Bowes has put together a stellar cast of performers for this final production of the 2011 season at the Playhouse. And joining the professional actors on the Playhouse stage will be 30 local elementary students from Morrisburg and Iroquois, who will perform as the choir and take on the roles of four of the elves. 

“We are right in the thick of things getting the show ready,” says Bowes. “It’s working out well having local kids in the cast. We have two separate choirs which means everything has to be rehearsed twice, but the kids are on top of it and enjoying the experience.”

Dear Santa welcomes back some familiar and favourite performers to the Playhouse. 

Doug Tangney is playing Santa Claus in the production and looking forward to the role. 

“Santa has the joy of life in him,” Tangney said at a recent press conference. “But in this play, we also get a chance to see him as vulnerable with all the wonderful chaos going on all around him. He’s a magical person, yet filled with humanity. Santa is forever and I am playing in the spirit of this special being.”

Tangney’s Santa will have a lot to cope with. 

Susan Greenfield, Santa’s housekeeper is suffering from “unrequited love” and it’s seriously disrupting her duties. The object of her affections is Algernon, North Pole Chief of Staff, who “never notices her of course,” says Jamie Williams who plays the harried Algernon. 

Timm Hughes, as Lou Flapdoodle, has landed at the North Pole determined to drag Santa into the 23rd century with a new rocket powered sleigh: Lou simply can’t take no for an answer. 

Richard Bauer, as Bozidar, is a mad cap Russian, whose confusion over English is not helping the elf production lines operate any more efficiently. And even less so now that glue supplies have “dried up.” 

Meredith Zwicker is both Piffle the Elf and musical consultant for this song and dance filled production. “There was music in the play orginally,” Swicker says, “but Liz (Gilroy) and I have added some extra songs, ones we think really highlight the outstanding skills of people in this cast. The music is such a lot of fun.”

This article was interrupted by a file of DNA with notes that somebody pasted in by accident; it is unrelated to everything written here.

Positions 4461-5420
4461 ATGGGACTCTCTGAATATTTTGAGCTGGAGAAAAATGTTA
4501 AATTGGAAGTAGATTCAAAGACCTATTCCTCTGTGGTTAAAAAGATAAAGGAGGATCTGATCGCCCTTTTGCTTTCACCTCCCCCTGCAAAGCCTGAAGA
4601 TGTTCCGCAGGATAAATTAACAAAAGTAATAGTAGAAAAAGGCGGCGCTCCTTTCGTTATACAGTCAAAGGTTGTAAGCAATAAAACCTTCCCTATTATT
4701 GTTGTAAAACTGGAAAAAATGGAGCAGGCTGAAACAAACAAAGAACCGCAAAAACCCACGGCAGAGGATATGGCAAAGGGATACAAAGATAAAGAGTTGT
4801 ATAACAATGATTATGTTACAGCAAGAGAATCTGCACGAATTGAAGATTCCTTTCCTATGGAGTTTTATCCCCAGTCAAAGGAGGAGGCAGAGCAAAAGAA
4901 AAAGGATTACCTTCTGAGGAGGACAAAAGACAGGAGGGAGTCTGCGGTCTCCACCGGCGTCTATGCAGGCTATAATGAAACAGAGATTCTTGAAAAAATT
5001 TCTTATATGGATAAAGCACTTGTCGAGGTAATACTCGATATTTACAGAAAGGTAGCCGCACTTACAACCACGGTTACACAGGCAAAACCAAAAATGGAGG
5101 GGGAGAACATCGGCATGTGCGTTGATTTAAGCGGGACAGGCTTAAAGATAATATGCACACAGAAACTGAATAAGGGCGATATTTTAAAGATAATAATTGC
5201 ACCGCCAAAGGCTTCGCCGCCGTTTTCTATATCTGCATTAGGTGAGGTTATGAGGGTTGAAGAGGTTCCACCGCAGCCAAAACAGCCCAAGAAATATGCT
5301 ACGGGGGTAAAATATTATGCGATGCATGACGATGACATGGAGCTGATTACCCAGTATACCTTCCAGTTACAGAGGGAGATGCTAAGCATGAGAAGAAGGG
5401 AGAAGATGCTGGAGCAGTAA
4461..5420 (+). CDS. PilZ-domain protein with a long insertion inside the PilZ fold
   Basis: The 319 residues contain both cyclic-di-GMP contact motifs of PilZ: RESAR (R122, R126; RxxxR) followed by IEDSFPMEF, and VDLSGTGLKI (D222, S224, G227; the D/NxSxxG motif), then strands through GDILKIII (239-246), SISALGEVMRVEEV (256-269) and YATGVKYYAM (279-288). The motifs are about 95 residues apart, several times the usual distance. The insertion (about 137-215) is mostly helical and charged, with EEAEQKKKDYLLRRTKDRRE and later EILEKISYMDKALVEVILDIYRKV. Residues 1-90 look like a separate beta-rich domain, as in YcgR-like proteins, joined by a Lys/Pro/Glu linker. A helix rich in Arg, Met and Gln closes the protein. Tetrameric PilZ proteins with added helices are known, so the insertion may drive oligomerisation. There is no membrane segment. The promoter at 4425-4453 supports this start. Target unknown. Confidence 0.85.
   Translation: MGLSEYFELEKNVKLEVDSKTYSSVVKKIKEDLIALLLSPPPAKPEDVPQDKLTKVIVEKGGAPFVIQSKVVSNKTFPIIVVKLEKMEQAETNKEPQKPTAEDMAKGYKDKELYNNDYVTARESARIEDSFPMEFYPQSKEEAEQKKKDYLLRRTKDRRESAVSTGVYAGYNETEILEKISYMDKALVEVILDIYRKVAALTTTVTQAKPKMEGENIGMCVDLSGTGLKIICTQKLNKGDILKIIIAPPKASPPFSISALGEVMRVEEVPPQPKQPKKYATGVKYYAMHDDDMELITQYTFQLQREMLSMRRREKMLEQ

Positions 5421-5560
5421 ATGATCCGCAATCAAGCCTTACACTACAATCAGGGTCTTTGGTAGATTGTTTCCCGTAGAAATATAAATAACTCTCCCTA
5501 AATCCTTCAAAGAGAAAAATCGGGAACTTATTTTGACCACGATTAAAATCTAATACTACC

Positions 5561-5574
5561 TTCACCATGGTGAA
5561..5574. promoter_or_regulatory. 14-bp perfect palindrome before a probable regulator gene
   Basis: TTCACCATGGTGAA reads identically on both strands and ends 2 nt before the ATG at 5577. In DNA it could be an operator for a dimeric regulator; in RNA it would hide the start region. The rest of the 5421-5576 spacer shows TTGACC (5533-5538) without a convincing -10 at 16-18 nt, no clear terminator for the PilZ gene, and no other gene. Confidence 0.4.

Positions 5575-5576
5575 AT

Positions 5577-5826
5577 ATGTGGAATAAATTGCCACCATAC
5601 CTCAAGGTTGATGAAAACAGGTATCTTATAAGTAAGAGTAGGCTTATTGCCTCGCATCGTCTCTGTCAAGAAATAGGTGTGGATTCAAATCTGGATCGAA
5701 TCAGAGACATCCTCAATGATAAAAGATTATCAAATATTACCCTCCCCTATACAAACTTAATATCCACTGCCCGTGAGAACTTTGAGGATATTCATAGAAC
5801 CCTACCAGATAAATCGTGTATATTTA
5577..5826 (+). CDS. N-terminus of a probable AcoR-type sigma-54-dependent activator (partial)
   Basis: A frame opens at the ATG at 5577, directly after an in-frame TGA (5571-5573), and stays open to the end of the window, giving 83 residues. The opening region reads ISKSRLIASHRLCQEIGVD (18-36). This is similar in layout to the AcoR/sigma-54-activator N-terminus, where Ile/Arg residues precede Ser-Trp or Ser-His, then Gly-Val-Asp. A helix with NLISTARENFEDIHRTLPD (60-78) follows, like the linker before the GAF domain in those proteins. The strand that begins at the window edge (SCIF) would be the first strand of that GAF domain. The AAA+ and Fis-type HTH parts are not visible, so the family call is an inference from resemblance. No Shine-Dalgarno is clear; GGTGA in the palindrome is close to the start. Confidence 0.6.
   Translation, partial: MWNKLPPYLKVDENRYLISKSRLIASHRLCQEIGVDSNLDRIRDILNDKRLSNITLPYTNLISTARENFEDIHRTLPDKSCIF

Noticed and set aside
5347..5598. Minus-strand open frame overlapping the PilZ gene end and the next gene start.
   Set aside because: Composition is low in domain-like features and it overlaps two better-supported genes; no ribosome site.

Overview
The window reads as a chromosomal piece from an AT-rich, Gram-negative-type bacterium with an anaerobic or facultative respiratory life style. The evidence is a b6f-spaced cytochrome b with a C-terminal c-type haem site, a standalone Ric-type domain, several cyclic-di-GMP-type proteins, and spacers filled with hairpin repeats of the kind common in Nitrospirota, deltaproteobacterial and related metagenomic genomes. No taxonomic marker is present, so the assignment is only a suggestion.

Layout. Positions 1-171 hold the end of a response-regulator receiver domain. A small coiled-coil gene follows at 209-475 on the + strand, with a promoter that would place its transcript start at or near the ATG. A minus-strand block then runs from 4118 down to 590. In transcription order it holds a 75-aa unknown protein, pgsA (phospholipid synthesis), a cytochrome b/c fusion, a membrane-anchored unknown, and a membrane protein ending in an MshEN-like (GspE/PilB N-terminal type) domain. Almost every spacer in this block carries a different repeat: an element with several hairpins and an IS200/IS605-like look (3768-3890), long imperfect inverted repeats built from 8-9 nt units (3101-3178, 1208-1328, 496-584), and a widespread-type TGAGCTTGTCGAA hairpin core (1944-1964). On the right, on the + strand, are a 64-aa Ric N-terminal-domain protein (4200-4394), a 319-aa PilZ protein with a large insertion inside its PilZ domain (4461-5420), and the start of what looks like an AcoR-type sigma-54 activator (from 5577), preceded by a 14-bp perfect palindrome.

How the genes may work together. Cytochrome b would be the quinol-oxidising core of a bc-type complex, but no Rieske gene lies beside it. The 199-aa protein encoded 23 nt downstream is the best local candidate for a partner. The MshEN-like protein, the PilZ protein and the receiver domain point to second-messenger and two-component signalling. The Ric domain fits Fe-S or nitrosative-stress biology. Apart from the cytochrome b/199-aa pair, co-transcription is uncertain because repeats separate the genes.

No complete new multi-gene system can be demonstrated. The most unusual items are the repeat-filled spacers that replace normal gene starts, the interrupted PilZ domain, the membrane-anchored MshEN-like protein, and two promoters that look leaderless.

Liz Gilroy, besides working on the music, also has the key role of Kitt, a young stowaway, who has come to the North Pole for reasons of her own with a very special letter to deliver to Santa. Her arrival just makes the chaos at Santa’s workshop even worse.

New to the cast and the Playhouse is Travis Seetoo, an accomplished singer, dancer and musician. “It’s great to be in this play as YeGads, a sort of elf wrangler. Foster has created such a wonderful realistic, imaginary world in this play,” says Seetoo, “and music is a big part of it. I am loving it here at Upper Canada Playhouse.”

Audiences will love the energy, the humour, the excitement of this Norm Foster Christmas classic. 

“There is much in this show that demonstrates Norm’s real understanding of kids, of what it is to want to be part of a group, yet also needing to be proud of being different. There is so much variety in Dear Santa,” says Donnie Bowes. 

A bright, imaginative and wondrous set helps bring Santa’s Workshop to life (even to files marked Elves Pensions and Naughty and Nice).  No matter what your age, Dear Santa is guaranteed to bring the joy of the season to your heart. 

Dear Santa runs until December 18 at Upper Canada Playhouse with evening shows and a number of matinees. For ticket information call 613-543-3713 or contact


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Buoy oh Buoy

 Iroquois has a jaunty new nautical look these days. On Tuesday, November 15, the community welcomed two completely refurbished Canadian Coast Guard Channel Markers to their new home just in front of the shopping plaza. 

“These markers recognize Iroquois’ long connection to the Seaway with the locks here, the Galop Canal, the Marina and our extensive boating areas,” said local businessman, Jeff Beaupre. 

“These brightly painted buoys will draw attention to tourism and also to boating safety.”

Several community organ-izations and businesses assisted in the project including the township of South Dundas, the Iroquois-Matilda Lions, Frank Ault Excavating, Swank Construction, the Iroquois District Business Group and the Coast Guard through Bill Mullin.

The twin buoys should soon become landmarks in the South Dundas region.